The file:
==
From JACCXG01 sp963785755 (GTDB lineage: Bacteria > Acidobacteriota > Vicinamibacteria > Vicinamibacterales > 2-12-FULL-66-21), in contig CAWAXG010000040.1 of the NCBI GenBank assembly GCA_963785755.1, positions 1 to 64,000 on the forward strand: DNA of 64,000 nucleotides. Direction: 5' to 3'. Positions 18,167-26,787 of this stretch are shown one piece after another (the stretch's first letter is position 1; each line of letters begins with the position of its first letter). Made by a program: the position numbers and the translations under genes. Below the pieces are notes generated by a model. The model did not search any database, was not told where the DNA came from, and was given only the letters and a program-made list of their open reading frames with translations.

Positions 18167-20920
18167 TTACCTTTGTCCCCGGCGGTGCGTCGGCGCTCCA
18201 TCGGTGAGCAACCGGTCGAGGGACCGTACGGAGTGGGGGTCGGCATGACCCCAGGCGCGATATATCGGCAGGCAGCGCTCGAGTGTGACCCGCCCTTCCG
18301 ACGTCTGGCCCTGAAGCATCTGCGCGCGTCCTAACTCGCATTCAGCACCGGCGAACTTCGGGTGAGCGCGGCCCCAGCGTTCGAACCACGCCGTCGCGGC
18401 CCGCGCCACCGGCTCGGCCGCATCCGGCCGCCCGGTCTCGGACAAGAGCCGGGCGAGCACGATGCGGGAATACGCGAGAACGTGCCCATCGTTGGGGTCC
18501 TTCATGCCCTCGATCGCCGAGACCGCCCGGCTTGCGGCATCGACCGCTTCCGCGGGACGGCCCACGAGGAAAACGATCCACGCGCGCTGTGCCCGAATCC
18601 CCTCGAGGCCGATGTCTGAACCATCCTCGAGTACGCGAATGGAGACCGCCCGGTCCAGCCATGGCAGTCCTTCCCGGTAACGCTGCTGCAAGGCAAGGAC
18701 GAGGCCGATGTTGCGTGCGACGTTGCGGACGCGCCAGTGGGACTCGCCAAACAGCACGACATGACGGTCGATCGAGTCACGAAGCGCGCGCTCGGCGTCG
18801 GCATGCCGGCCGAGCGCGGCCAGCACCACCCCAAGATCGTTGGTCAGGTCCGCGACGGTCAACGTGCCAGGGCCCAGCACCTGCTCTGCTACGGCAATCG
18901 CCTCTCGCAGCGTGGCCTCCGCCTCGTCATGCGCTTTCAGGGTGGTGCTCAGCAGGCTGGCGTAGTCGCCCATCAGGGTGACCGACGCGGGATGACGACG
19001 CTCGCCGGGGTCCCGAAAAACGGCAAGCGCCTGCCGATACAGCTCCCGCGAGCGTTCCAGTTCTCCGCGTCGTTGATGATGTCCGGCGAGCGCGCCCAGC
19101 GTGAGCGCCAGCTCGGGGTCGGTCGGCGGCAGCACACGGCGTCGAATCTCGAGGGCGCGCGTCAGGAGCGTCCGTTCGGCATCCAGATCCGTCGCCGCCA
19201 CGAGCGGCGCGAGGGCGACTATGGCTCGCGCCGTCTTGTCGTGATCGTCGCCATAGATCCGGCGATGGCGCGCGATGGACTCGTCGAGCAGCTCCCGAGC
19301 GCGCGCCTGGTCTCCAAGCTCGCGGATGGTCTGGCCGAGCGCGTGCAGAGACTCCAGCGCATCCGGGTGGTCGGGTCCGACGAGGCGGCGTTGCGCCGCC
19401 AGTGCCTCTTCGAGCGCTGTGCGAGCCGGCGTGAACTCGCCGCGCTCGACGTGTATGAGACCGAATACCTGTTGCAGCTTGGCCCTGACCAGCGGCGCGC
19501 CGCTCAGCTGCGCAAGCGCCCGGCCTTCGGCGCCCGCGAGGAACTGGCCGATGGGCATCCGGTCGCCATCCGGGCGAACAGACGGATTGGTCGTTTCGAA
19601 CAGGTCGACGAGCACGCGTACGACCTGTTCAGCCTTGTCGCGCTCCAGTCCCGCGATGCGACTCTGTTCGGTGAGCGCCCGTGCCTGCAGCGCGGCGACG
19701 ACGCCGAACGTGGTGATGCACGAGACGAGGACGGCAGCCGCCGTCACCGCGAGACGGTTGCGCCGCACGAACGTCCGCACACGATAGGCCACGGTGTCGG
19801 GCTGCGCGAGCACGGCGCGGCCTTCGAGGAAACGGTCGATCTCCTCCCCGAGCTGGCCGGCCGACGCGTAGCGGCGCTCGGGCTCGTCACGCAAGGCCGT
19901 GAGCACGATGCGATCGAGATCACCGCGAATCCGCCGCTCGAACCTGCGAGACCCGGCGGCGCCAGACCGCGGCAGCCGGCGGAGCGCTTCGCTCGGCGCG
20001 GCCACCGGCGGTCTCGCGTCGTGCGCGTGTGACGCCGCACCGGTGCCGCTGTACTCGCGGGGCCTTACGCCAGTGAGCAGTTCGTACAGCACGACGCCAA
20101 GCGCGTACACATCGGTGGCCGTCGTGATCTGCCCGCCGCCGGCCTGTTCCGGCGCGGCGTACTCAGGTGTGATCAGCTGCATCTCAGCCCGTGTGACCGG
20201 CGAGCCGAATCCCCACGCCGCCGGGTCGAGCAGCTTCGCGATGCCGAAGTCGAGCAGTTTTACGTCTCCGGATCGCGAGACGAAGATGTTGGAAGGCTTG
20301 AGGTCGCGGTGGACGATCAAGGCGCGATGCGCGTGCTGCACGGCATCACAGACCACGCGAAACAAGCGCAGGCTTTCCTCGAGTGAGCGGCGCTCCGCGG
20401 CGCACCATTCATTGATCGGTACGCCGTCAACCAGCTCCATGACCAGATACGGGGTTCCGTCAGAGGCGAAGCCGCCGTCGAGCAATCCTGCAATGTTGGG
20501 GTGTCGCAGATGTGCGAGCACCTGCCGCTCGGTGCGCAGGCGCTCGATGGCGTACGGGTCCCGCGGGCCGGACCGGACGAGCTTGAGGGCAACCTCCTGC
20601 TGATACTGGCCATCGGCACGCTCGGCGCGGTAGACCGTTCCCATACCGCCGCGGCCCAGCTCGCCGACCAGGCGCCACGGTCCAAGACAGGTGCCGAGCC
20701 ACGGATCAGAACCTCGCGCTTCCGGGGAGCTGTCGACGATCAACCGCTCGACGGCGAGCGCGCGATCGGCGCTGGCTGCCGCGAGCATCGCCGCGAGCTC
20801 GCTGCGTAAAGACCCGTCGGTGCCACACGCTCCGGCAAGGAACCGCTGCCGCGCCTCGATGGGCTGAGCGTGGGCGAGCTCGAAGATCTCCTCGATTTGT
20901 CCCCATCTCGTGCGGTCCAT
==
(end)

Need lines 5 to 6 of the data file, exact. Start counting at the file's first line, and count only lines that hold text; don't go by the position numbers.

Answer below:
18301 ACGTCTGGCCCTGAAGCATCTGCGCGCGTCCTAACTCGCATTCAGCACCGGCGAACTTCGGGTGAGCGCGGCCCCAGCGTTCGAACCACGCCGTCGCGGC
18401 CCGCGCCACCGGCTCGGCCGCATCCGGCCGCCCGGTCTCGGACAAGAGCCGGGCGAGCACGATGCGGGAATACGCGAGAACGTGCCCATCGTTGGGGTCC